DR:  “People are going to be entertained.  They’re going in essence to forget about their day-to-day and whatever problems they might have and just hopefully get lost in the stories that are told in the ring and some good action.  So, politics for my gimmick is obviously the hook.  It’s not just politics; a lot of times I’m going into these rural areas like West Virginia and Kentucky in particular, that’s coal country.  So, I can talk about that, that’s heat.  But when you cross a line, say you get into something personal like…you wouldn’t want to talk about black lung.  Something like that is personal, and it reminds people of hurt and pain that they’ve felt in life.  That crosses a line into instead of people saying ‘Man, I want that guy to get his butt kicked’ it takes over ‘Man, forget this guy and forget all of this; I don’t want to hear him’.   You want people to love to hate you if you’re real…I didn’t do this but I know another wrestler that did; one time they made a reference to a plane crash and said this is going to be the worst thing since the plane crash.  It was very personal to that area, that town he was in, and that was the wrong kind of heat.  The show lost a lot of money as a result; it can be very consequential to your bottom line if you get the wrong type of heat.”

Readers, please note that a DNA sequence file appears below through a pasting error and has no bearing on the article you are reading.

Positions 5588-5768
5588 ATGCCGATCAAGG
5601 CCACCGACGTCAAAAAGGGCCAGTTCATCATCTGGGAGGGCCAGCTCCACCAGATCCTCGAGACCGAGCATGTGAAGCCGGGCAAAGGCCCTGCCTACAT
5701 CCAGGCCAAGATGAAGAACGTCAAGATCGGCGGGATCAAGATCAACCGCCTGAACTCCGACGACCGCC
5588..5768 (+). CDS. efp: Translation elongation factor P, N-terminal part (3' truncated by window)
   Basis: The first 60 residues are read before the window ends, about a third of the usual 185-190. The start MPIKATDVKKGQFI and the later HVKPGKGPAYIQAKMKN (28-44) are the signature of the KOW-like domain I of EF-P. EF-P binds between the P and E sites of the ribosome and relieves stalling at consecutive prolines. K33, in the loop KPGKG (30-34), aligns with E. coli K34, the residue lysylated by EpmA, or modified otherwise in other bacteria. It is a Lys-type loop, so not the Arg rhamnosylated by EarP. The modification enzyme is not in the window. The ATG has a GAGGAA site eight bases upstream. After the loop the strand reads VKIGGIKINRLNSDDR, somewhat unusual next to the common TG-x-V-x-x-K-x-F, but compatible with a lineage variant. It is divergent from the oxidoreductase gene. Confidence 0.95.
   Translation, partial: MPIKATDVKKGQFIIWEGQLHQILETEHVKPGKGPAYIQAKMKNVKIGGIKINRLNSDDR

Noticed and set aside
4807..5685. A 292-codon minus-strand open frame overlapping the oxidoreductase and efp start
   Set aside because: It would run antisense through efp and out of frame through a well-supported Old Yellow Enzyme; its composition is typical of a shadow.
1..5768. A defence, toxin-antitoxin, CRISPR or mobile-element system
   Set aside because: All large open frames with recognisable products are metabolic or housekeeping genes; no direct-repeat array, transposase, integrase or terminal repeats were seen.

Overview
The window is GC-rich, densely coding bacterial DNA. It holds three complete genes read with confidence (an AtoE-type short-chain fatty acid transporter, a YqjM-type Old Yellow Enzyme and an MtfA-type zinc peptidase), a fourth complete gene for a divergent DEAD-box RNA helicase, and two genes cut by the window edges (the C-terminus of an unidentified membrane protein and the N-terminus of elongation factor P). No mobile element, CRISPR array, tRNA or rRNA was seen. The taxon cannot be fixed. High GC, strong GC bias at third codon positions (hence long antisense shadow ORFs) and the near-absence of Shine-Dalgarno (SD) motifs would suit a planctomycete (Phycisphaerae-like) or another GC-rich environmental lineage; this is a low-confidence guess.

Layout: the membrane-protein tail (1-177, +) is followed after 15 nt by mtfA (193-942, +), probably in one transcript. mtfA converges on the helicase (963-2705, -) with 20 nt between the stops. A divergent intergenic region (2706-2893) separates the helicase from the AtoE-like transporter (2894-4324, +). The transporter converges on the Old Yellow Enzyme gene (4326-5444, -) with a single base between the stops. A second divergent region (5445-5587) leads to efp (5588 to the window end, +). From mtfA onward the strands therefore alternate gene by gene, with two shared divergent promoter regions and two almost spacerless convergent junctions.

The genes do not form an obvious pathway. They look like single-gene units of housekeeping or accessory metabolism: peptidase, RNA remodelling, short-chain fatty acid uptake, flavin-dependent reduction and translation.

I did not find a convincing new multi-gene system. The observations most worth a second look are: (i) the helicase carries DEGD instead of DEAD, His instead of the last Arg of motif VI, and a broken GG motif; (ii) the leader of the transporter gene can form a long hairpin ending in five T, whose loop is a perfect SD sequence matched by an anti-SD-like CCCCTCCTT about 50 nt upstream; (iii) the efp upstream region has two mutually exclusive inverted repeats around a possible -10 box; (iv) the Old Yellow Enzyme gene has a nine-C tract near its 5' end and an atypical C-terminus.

JEJ:  How did your interview with Tucker Carlson of Fox News come about and what was that whole experience like?  

DR:  “Fox was really good to work with.  Obviously we don’t share the same political views, but they were really great to work with and very accommodating…They didn’t get upset because I had an exclusive with CBS, and say forget you or anything like that.  They understood, and then when the time came it was like hey, let’s do this.  They sent a car to my house, the Fox staff was nothing but professional, and Tucker Carlson was ultra-nice.  I think it might have been a different story if I was a Congressperson or something like that.  I guess in their eyes for what it is it’s soft news, so it didn’t have to be so confrontational.  We got our little jabs in at each other, but man I had an awesome time; a total class experience.”